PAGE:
This abstract image was created using 5 exposures spaced -2 to +2 ev. I started with seven exposures but found that the darkest and lightest were not needed for this subject. The -3 ev exposure actually caused problems in Nik HDR Efex Pro where the deep shadow area inside the sound hole was rendered in a marbled, redish tone. I find that certain extremes don’t do well with the software.

I used 5 control points in HDR Efex Pro to enhance certain areas of the image. I specifically wanted to bring out the cross-grain brilliance of the wood. For that, I used one control point and emphasized Structure while dropping the Exposure a bit for a more true to life appearance. The wood in this guit ...

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HDR – Variations on B&W Conversions – CM

Published January 23rd, 2012

Many HDR images are being converted to Black & White to present typically tone mapped shots in a more “artistic” way. I’ve seen some beautiful work and, since I originally started with black and white photography, darkroom and all, I am particularly drawn to it. It’s obvious that many photographers are doing very simple conversions using Adobe Photoshop without taking advantage of the great variations that are available as presets. An interesting thing about the software is that there are many ways to convert color photos to black and white. I am going to present a couple of different ways to do the conversions.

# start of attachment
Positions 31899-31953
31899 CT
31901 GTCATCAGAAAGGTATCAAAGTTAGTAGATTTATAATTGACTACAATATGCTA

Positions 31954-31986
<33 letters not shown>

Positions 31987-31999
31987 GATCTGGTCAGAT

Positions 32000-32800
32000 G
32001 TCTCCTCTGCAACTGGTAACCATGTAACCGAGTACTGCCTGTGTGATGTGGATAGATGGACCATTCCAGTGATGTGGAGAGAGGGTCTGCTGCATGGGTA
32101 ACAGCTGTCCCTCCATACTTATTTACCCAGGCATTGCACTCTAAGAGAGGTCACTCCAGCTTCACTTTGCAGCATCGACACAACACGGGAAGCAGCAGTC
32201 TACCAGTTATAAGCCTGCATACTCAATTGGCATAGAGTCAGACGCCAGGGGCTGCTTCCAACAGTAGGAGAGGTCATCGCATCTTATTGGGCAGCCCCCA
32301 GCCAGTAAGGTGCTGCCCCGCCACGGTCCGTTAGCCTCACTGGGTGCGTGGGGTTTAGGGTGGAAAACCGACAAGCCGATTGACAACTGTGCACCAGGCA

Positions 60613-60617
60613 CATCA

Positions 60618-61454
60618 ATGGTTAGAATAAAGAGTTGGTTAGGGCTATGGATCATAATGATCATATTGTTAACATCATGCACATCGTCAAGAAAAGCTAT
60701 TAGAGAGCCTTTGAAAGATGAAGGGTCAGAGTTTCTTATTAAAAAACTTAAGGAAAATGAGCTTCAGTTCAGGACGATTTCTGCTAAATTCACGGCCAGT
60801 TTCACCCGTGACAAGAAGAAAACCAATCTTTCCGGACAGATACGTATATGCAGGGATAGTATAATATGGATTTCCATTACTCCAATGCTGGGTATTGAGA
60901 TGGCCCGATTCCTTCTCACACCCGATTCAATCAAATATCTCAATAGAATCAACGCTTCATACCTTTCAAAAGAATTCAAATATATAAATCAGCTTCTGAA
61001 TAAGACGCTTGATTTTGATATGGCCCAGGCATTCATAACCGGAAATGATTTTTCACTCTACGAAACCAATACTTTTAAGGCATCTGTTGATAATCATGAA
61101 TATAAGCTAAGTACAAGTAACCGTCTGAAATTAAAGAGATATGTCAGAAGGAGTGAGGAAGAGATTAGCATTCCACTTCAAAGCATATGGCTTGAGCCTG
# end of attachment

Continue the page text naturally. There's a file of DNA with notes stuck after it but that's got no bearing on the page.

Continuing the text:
This post will deal with using the Channel Mixer presets. You will see what seem to be identical images at first glance. But, looking closely, the variations will be obvious.

I’ve started with this High Dynamic Range image that has quite a bit of tonal latitude; extreme light to very dark and everything in between. It was initially processed using 7 images loaded into Nik HD ...

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HDR – Shishi Lion Among Other Oldies

Published January 20th, 2012

I’ve photographed this Lion before but decided to do a High Dynamic Range “environmental portrait” this time. All of the elements in this photo are antiques of various origin. The lion is of course Asian. The lamp base to the left is part of a large art nouveau, Austrian urn. The dining room breakfront is an English antique. And the little brass candle holder? Not sure about that but it is old.